LA Mayor Eric Garcetti announced on Tuesday that retail stores, churches, drive-in movie theaters, apartment complex pools, flea markets and swap meets could all reopen.
There are restrictions. Retail stores and places of worship can only open if they strictly monitor how many people can enter. Social distancing and face coverings are still required.
Nail salons and barbershops are not allowed to reopen yet.
Garcetti’s announcement came the same day Governor Newsom relaxed restrictions statewide.
LA County reports that it has more than 47,000 cases of COVID-19 and more than 2000 deaths. California has some 100,000 cases.
UCLA epidemiology professor Dr. Timothy Brewer says, “If you look at the trends of case numbers and hospitalizations and deaths … they've either plateaued or they've been coming down a little bit since about May 10 or so. So I think we have, in fact, been able to change that trajectory from an outbreak that was increasing to an outbreak that is either stabilized or actually coming down a little bit.”
Is now an appropriate time to reopen these various places in LA?
Brewer: “We have to do that at some point, right? So we can't keep the economy closed. … I think that this will be a learning process for all of us. The virus is clearly still spreading in our community. And a key factor will be how does the public respond?”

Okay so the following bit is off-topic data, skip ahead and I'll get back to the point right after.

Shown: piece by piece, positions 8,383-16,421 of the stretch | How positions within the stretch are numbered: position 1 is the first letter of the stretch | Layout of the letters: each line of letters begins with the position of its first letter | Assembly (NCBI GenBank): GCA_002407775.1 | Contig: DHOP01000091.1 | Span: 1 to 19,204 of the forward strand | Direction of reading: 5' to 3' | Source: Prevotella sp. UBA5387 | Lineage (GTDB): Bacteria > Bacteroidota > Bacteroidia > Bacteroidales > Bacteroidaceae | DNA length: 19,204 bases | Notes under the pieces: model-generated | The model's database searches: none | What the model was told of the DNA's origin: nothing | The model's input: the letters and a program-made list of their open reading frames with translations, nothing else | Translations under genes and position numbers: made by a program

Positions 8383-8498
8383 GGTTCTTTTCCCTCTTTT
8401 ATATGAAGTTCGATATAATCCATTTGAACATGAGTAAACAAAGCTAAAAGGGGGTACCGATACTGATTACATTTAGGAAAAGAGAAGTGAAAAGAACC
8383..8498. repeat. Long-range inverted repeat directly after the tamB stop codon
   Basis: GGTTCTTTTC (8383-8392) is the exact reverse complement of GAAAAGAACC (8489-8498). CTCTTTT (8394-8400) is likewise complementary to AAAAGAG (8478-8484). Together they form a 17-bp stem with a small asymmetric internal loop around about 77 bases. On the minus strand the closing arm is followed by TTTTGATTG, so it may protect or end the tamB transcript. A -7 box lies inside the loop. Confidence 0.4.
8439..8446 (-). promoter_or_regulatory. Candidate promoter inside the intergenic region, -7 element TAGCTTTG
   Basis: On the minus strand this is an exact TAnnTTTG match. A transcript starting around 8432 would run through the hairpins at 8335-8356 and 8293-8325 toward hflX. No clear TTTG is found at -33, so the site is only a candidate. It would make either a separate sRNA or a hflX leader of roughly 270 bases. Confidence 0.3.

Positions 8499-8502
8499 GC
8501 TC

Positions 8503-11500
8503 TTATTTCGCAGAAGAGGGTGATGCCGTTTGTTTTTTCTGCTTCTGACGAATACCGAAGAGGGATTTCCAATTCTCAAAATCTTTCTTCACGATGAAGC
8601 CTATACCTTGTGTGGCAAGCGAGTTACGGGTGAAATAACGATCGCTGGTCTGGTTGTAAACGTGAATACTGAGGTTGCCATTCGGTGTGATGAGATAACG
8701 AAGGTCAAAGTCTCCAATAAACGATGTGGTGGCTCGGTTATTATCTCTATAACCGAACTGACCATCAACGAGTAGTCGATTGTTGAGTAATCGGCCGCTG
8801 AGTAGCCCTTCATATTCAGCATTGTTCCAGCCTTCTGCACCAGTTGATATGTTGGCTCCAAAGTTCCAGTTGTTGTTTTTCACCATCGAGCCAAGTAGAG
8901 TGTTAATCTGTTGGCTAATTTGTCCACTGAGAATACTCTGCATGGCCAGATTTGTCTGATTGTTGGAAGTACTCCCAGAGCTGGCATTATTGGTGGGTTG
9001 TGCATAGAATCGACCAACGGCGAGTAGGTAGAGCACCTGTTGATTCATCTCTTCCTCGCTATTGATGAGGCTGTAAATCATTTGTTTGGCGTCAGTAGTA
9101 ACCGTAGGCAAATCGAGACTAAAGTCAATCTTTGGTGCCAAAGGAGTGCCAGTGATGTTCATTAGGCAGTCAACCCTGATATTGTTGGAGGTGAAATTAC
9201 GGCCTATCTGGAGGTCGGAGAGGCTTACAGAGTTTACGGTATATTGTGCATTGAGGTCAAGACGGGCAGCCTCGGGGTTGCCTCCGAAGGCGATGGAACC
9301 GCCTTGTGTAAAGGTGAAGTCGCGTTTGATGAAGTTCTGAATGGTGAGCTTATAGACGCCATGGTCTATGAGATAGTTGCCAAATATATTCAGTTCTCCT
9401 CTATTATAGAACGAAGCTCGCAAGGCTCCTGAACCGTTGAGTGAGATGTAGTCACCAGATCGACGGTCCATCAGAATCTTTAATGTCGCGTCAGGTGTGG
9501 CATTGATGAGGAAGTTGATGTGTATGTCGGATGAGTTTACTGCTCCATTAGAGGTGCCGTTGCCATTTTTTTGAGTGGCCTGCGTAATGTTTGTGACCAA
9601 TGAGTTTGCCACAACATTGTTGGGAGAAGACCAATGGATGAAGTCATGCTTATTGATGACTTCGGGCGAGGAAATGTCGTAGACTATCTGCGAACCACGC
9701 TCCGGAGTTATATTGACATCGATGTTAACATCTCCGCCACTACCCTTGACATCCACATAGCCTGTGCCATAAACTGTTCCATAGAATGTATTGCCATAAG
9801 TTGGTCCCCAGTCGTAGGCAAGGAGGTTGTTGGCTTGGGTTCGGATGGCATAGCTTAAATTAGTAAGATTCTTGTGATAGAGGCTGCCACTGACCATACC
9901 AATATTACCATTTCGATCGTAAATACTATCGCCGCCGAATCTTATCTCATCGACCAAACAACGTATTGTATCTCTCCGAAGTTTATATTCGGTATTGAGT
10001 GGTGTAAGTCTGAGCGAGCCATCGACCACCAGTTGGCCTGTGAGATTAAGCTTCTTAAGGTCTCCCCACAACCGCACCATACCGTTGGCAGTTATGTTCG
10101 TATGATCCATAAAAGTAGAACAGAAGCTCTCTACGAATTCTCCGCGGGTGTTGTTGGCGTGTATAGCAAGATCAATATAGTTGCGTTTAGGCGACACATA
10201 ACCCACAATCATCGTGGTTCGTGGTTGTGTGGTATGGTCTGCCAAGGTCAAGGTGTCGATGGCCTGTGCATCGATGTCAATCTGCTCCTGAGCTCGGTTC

Why has COVID-19 been so stubborn in Los Angeles County?
“We're one of the largest — if not the largest county in the country. … The Los Angeles case rate is running somewhere between 450 and 470 per 100,000. To put that in perspective, there are counties in New York and New Jersey that are eight times higher, over 3000 per 100,000. There are counties in Georgia, Louisiana, multiple other states that are all over 1000 per 100,000. So over two or three times what we're seeing in Los Angeles.”
What will you keep your eyes on during this cautious reopening?
“I would be looking for the case numbers and rates. Are they changing? Are they going up again? What's happening with hospitalization? So if you look at hospitalizations, they've also been kind of flat, are coming down a little bit. Do we see a surge in hospitalizations?
All of these would be concerns that maybe the virus is getting ahead of us again, and we need to either ramp up our public health response (that's much preferable) or we need to ramp up the stay-at-home (which would be much less preferable).
One of the things we've learned from the stay-at-home orders is the dramatic economic upheaval that occurs when you do this, right? So they're trying to balance both sides of the public health and the economy.
And a poor economy actually has health consequences. So poverty increases your risk of heart disease, depression. … So there are health trade-offs to shutting down the economy in addition to economic and social trade-off.
So it's trying to find that balance. And I don't think anybody can claim for sure that we know exactly what the right balance is.”
Could there be another wave in the fall?
“So in the summer months, we spend less time indoors, and we spend more time outside and farther away from people. So COVID-19 probably will drop during the summer, but it will not go away.
And so as we return to schools, as we return to congregate settings, as we spend more time indoors closer together in the fall and winter, I am very concerned that we will again see a resurgence of cases.”
—Written by Amy Ta, produced by Brian Hardzinski